How SA mining is trailing behind the rest of the world
The annual PwC report reveals how rocketing costs are causing SA to lag behind the rest of the world
Globally, the commodities cycle has turned positive; prices are rising, revenues are rocketing and mining companies are on track for a stellar year.
But in SA, the millstones of cost and regulatory uncertainty have prevented the sector from lifting on the rising tide.
PwC’s annual report, "SA Mine", found that the 2018 financial year was a mixed bag for the 31 local mining companies it surveyed. Michal Kotzé, PwC’s leader on Africa energy, utilities and resources, says the global mining perspective was "fairly positive", but in SA things were different. "The bulk commodities — iron ore, coal, manganese and so on — performed well. But the industry is still dominated by precious metals, which have gone through a tough time," he says.
For SA, revenues were up 8% to R398bn in 2018, from R370bn last year. The largest revenue generator was coal, driven by higher prices, while declining revenues from gold producers dragged everything down.
Globally, revenues grew much faster, rising 23% in the 12 months ended December to $600bn.
Still, for SA investors the returns have been notable. The SA mining index has, for the first time in a decade, outperformed the JSE all share index (Alsi), though it’s worth noting that the Alsi has experienced a particularly difficult year.
The collective market caps of listed SA mining companies grew by R62bn to R480bn — which sounds respectable until you remember their valuation of R560bn in 2016.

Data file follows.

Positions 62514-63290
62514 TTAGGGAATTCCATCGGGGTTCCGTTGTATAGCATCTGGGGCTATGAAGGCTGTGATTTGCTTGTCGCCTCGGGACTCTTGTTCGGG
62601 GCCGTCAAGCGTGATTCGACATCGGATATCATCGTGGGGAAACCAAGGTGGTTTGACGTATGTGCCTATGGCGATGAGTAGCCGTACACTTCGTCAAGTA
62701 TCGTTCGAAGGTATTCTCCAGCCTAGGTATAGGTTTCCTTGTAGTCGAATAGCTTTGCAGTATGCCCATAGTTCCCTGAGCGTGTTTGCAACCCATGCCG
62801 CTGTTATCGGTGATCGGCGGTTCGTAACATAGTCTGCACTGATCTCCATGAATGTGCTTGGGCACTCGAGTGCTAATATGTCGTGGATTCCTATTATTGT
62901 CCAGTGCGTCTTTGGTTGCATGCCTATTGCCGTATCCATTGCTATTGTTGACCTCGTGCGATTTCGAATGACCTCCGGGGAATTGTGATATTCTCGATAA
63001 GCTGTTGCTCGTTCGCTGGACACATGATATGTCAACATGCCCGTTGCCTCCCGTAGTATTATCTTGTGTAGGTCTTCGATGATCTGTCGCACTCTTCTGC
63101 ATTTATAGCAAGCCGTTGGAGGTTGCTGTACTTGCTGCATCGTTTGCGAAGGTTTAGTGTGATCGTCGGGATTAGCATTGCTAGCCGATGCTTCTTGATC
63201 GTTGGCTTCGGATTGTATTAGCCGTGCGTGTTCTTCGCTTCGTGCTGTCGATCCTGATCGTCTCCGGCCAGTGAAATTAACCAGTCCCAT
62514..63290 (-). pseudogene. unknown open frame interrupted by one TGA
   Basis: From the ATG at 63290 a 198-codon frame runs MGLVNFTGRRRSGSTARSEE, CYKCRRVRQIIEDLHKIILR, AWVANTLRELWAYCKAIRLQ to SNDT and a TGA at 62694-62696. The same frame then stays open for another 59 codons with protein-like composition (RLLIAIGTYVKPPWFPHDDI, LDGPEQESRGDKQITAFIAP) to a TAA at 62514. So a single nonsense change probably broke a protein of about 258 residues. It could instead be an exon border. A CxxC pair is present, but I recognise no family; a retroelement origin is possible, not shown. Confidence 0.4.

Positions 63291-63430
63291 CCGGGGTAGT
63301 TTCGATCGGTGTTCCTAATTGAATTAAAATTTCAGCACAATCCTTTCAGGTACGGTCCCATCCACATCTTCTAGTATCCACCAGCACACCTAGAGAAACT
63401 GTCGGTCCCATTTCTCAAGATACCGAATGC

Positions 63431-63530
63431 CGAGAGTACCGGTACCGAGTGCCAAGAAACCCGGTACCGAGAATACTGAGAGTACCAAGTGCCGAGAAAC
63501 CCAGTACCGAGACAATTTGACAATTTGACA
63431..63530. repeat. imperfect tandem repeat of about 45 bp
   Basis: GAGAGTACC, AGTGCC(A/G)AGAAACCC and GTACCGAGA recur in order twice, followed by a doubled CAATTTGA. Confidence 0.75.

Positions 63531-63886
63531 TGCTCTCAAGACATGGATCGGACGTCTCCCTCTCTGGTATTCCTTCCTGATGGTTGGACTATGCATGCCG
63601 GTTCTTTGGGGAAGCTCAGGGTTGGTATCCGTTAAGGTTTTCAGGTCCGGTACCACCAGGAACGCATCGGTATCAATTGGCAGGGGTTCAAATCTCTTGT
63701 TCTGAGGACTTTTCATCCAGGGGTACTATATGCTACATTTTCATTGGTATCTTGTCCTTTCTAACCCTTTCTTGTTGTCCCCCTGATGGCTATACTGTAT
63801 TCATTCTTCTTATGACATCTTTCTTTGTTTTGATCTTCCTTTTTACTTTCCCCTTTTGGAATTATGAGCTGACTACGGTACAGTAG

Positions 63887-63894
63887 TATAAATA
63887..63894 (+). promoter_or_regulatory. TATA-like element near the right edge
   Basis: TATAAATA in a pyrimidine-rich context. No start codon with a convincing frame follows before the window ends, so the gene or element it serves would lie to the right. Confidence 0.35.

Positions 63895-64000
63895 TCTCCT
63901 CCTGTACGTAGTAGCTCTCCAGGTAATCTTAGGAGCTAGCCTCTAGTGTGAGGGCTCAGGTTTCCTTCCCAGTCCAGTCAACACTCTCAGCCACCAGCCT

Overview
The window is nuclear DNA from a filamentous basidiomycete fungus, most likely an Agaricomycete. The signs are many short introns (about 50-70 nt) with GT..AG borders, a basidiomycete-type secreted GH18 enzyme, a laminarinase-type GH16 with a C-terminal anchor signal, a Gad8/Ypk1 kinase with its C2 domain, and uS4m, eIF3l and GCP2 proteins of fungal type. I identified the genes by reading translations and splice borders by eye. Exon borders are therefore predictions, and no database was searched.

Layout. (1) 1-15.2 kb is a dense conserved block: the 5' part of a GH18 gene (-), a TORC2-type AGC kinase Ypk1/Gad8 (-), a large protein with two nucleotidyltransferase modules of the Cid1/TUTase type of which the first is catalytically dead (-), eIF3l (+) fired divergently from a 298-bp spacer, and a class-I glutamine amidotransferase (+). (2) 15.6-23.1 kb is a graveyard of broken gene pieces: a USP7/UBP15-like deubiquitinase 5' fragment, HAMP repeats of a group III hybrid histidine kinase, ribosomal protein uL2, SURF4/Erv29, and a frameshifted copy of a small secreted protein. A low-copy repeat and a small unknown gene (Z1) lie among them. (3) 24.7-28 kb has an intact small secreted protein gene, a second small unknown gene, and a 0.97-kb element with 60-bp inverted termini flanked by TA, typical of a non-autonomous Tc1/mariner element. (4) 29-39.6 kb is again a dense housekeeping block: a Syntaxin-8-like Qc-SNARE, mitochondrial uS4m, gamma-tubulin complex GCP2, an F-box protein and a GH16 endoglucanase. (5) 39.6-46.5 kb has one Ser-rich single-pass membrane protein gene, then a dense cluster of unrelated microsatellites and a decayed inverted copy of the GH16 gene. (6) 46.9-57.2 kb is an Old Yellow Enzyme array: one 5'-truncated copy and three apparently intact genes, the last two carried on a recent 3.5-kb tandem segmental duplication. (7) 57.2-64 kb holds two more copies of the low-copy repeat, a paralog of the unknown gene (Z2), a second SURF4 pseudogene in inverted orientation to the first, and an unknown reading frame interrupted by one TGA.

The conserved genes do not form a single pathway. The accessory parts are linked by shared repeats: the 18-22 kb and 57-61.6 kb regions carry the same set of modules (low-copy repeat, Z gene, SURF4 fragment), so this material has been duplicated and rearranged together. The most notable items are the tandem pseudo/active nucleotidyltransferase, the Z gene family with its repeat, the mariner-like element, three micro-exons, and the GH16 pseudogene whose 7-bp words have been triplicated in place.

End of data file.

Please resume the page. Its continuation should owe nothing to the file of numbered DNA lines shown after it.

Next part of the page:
The discrepancy between the local and global picture is even more stark in terms of profitability. In a global context, profits surged 126% from $27bn in 2016 to $61bn in 2017, and are forecast to rise to $76bn this year. But in SA, the figure plummeted 169% from a net profit of R16bn last year to a net loss of R11bn in 2018.
In large part, this was because writedowns in the sector grew 109% to R46bn. "Impairments have doubled … largely in the gold and platinum sectors," says Luyanda Mngadi, mining assurance partner at PwC. "Nearly R200bn in impairments have been recognised over the past five years."
SA companies have not been able to keep a lid on costs like their global counterparts have. Operating costs in SA rose 12% last year, nearly half of the increase being due to wages. The payroll bill rose despite a drop in staff numbers from 500,000 in 2014 to 470,000 now. Mngadi says more restructuring is likely, which will further trim employee numbers.
But costs are only half the problem. A murky regulatory environment remains a key risk for miners. Still, the gazetting of the mining charter last month has been welcomed by the industry after years of policy paralysis. Though the charter is not without its "sticking points", SA was on the right track, says PwC partner Andries Rossouw.
What the industry saw as a reprieve followed when mineral resources minister Gwede Mantashe formally requested withdrawal of the much-delayed (and potentially unconstitutional) Mineral Resources & Petroleum Development Amendment Bill from parliament.
Not that regulatory risk is a problem unique to SA. In the Democratic Republic of Congo, home to 69% of the world’s cobalt production, the government signed a new mining code into law in March without support from the mining industry. The document hiked taxes and royalties and scrapped a "stability clause" that promised mining companies a moratorium on new legislation.
So is there any cause for optimism? It’s a mixed picture.
Rossouw notes there is concern that higher coal and iron ore prices are not sustainable, and he says that if platinum prices remain low, more high-cost platinum mines are likely to close.
Mngadi says the commodities cycle is not yet near the top, meaning higher prices could boost performance considerably next year.
And let’s not forget, 2019 is an election year in SA. This creates all sorts of socioeconomic risks, especially in a low-growth environment — including the likelihood of increased protest action.